Incensed by the injustice of his situation, Lynns began lashing out with acts of arson, with which he soon became obsessed. Seeking ever bigger targets, he soon bit off more than he could chew when he set fire to a chemical factory. (Is it just us, or are there way too many chemical factories in Gotham than the city really needs?) The fire raged out of control, consuming Lynns and causing severe burns all over his body.

Undeterred, the crook made himself a special fire-resistant suit and an array of new weapons, mostly of the flamethrowing variety, and took on the guise of the supervillain Firefly. He supported himself with freelance mercenary work and arson-for-hire jobs, often crossing paths with the Caped Crusader.

According to WGTC's report, the document which they managed to sneak a peek at indicates that Lynn's backstory will be slightly retconned to make him an orphan who goes on a fire-y rampage against Gotham's more fortunate citizens. His activities would make a good first case for the Batman to crack, and an orphan who grows up to violently rage against Gotham rather than trying to protect it could make a very interesting foil.

As for the Mad Hatter, his history stretches even further back in DC lore, with his first appearance coming in Batman #49 in 1948. Originally presented simply as a common criminal with an unusual affinity for the Alice in Wonderland character after whom he named himself, the character (real name Jervis Tetch) has been shown to possess a high degree of skill in electrical engineering, a skill which he used to produce his signature devices: hats which make their unwilling wearers bend to his will. Once attached to some unfortunate soul's head, they are nearly impossible to remove, and their mind-control technology is capable of affecting everyday people and superhumans alike.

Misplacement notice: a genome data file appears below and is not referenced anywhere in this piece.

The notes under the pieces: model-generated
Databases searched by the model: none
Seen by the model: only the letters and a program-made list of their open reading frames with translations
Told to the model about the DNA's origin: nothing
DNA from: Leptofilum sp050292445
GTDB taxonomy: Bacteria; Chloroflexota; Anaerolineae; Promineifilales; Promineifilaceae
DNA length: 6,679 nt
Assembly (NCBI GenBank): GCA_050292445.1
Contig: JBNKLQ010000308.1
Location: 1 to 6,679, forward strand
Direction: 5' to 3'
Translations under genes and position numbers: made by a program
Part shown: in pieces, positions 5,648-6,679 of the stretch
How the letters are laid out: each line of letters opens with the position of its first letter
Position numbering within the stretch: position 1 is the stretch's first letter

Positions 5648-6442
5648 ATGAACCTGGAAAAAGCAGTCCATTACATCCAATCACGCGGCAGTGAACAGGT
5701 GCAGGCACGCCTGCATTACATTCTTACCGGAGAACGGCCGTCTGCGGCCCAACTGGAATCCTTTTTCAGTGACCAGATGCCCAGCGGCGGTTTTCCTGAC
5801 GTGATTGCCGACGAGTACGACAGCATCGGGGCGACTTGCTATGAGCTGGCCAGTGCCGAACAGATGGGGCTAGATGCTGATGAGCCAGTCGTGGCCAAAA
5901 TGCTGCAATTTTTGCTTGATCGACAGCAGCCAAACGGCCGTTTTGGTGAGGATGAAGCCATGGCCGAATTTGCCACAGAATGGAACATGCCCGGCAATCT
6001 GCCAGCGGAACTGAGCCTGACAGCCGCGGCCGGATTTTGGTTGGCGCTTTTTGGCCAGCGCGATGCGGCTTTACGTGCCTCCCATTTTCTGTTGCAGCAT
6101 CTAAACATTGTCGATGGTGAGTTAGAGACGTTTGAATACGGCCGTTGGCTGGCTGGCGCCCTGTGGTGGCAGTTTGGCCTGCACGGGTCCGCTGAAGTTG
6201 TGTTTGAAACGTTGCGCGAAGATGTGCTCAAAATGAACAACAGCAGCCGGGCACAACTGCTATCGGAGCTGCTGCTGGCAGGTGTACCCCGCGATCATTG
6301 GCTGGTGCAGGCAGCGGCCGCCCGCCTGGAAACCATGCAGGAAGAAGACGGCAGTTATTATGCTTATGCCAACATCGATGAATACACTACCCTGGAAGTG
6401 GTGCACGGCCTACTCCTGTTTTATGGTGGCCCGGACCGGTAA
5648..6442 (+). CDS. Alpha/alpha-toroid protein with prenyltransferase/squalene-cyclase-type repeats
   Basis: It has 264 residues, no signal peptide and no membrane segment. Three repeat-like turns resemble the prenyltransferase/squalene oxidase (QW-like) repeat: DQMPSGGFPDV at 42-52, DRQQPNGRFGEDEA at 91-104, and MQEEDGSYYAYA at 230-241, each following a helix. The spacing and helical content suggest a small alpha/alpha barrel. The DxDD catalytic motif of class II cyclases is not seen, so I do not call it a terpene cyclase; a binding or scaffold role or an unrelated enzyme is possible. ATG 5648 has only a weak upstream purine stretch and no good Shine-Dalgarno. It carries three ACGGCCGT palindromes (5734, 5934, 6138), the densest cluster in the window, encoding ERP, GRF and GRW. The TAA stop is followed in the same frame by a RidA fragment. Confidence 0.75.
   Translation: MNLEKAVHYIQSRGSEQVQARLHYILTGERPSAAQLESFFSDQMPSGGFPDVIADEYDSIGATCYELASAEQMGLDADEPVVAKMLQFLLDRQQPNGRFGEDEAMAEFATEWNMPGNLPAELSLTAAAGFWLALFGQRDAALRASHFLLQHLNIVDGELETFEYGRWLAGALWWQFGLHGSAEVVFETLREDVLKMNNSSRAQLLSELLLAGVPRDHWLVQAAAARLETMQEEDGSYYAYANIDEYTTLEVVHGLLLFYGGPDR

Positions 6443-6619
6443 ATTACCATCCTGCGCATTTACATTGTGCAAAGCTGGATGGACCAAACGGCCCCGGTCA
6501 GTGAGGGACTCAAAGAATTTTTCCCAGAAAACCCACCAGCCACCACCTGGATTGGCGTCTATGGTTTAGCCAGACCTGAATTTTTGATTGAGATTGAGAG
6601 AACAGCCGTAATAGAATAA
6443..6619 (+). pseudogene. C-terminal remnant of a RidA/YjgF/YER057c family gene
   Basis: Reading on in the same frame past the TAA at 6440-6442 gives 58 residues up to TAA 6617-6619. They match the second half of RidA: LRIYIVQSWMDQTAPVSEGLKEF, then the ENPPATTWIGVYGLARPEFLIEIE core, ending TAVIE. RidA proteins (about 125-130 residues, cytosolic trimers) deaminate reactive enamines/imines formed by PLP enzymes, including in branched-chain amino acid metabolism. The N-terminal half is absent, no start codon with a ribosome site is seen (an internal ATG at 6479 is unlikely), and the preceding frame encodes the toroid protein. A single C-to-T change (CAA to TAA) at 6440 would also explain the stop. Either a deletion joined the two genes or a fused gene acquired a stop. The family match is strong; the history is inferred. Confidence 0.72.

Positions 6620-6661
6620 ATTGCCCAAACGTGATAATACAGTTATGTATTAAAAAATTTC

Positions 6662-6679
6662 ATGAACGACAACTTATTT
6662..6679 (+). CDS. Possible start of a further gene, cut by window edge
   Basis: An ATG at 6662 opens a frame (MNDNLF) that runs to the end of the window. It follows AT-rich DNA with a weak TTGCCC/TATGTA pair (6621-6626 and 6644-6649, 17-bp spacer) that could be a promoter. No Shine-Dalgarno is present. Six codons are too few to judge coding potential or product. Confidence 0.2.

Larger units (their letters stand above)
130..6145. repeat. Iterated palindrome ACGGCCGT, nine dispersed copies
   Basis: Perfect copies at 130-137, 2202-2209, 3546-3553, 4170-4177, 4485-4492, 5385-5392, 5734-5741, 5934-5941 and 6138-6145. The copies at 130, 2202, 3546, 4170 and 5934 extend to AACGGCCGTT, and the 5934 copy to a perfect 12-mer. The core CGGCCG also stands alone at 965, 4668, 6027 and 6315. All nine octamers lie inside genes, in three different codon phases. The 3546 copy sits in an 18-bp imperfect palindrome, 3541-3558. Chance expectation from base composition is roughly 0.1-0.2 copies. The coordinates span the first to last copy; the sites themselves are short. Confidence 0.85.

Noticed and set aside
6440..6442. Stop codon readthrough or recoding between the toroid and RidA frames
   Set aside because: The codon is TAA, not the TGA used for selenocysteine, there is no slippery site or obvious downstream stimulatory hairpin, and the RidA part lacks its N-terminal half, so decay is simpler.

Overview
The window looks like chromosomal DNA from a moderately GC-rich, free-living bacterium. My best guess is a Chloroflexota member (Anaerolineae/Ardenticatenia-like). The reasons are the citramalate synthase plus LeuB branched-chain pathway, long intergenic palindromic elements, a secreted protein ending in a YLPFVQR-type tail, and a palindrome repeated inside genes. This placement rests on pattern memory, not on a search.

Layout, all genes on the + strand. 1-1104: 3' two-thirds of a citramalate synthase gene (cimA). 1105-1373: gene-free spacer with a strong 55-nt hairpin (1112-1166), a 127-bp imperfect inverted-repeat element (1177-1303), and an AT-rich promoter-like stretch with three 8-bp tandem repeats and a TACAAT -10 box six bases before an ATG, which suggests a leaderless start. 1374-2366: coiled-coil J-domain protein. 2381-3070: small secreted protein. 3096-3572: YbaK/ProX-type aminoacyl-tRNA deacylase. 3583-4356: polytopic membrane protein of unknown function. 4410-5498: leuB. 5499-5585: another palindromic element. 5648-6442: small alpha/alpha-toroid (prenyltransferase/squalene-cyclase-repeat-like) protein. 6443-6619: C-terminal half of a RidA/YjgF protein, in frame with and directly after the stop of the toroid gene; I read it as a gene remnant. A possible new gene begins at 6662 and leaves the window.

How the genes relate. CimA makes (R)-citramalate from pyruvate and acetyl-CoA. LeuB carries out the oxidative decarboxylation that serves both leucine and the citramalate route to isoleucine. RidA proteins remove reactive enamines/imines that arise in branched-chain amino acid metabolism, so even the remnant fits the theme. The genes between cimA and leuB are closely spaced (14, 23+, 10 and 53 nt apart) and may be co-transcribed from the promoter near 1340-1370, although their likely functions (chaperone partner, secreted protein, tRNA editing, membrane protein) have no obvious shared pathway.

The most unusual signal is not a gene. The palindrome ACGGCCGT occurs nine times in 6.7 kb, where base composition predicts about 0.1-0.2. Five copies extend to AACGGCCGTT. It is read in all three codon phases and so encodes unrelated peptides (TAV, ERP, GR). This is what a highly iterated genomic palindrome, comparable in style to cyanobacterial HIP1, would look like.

In our humble opinion, the Hatter seems like an odd choice for the grounded, gritty take Reeves seems to be going for. An Alice in Wonderland-themed villain who uses mind control hats would be a tough sell to modern audiences in any event, and it's easy to see how his inclusion could be perceived among fans as sliding back toward the often over-the-top ridiculousness of Joel Schumacher's Batman Forever and Batman and Robin.